But when I got there, it wasn’t like that at all. The line was filled with people from all over the world—Arabs and Asians and Africans and Americans. The workers who took the tickets and answered questions varied. Some wore headscarves and others spoke with accents and others fit the true, red, what and blue American stereotype to a T.

As I stood at the memorial pool, I traced the names that were engraved on the railing along the outside. I realized that they weren’t all traditional American names. They were names from around the world.

That visit made me realize that I was connected to all the earth (to use the Genesis lingo), that the edges or boundaries are more often than not illusions of our own human making.  Reading the names showed me how narrow my own vision was of that event. I had reduced it to a polar tragedy of us versus them rather than a world event with a web of connections reaching out to all the world.

I was very much like the Tower of Babel builders in my thinking without even intending to be. In that moment, Jesus' call to love my neighbor seemed like a much bigger endeavor. I stood there with the brand new impression of the impact of the tragedy of 9/11 and wondered, what does this mean?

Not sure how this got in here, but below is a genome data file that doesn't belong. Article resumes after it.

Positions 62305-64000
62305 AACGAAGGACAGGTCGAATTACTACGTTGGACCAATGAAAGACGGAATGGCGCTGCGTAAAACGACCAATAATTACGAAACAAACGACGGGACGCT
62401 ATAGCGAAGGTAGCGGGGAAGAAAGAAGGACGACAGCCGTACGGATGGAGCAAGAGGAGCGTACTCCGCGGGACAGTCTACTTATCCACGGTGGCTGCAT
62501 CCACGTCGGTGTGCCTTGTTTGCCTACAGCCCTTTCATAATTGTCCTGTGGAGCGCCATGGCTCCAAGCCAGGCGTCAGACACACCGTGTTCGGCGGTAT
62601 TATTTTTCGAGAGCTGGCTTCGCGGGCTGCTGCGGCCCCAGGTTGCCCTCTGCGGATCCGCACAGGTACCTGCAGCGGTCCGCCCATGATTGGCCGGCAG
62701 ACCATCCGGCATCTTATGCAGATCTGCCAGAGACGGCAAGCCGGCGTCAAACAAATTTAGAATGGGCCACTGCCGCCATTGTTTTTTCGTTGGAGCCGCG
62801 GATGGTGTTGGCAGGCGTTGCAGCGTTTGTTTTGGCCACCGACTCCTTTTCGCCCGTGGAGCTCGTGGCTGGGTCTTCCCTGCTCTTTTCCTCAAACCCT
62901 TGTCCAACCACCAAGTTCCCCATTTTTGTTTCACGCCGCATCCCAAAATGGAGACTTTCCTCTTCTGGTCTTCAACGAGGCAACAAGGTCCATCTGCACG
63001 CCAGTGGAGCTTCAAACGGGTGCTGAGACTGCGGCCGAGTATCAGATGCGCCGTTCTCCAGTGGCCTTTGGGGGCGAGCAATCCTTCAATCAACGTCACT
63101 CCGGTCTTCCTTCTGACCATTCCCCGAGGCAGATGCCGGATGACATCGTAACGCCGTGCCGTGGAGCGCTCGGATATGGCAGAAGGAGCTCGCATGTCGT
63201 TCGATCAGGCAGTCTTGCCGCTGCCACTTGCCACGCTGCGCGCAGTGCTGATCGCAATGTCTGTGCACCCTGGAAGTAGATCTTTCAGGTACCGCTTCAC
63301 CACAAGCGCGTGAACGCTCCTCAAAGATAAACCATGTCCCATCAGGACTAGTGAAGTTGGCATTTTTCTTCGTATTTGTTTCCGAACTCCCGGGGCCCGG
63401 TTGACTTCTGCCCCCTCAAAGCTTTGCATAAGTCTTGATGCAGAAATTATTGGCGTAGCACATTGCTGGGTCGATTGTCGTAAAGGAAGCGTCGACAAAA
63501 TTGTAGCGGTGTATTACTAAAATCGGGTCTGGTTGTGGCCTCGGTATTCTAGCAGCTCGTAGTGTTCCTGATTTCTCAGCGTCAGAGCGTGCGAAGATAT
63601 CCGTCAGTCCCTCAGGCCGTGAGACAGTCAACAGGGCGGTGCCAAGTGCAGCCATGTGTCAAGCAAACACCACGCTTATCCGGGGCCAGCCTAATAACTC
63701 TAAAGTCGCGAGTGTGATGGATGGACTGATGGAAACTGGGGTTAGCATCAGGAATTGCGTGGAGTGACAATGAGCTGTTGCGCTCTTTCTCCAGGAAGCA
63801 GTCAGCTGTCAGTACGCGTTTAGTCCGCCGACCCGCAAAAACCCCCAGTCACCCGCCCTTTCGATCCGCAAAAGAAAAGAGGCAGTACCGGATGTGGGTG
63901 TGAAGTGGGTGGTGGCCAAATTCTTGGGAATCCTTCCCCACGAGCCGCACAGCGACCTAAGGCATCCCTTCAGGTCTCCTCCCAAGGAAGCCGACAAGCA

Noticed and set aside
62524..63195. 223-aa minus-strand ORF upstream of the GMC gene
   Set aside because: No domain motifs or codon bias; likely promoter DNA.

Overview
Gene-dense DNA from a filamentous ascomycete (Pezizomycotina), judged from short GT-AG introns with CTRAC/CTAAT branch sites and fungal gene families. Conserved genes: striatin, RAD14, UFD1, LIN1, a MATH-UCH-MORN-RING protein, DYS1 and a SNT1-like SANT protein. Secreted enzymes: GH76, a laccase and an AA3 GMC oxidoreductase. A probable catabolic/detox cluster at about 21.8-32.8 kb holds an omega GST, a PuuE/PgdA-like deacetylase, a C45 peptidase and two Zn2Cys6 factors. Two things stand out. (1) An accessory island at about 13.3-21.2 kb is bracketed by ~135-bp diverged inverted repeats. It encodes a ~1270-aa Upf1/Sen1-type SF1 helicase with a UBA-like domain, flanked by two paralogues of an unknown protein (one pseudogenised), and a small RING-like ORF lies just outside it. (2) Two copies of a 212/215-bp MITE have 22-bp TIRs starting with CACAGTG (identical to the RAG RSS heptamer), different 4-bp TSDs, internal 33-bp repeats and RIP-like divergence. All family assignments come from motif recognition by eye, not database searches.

That moment disordered my thinking and gave me a new understanding as to who I was as an American in the world, as a Christian in the world and who we all are in a big world that belongs to God. At that moment, I felt so connected to people I hadn’t ever met. I was moved by their loss.  My eyes filled with tears.

For that moment, I experienced a world without edges. A world with many languages. A world that is disorderly yet loved by God. My people aren't at the center of all the earth. It is God’s people. It's God's world. It's bigger and richer than I can begin to imagine.

This is an excerpt from my sermon delivered at Emsworth UP Church 
Check out this blog to see other sermons from Emsworth's regular pastor, the Rev. Susan Rothenberg. 

Wednesday, May 1, 2013

For the Love of Soup

I give you a new commandment, that you love one another. Just as I have loved you, you also should love one another.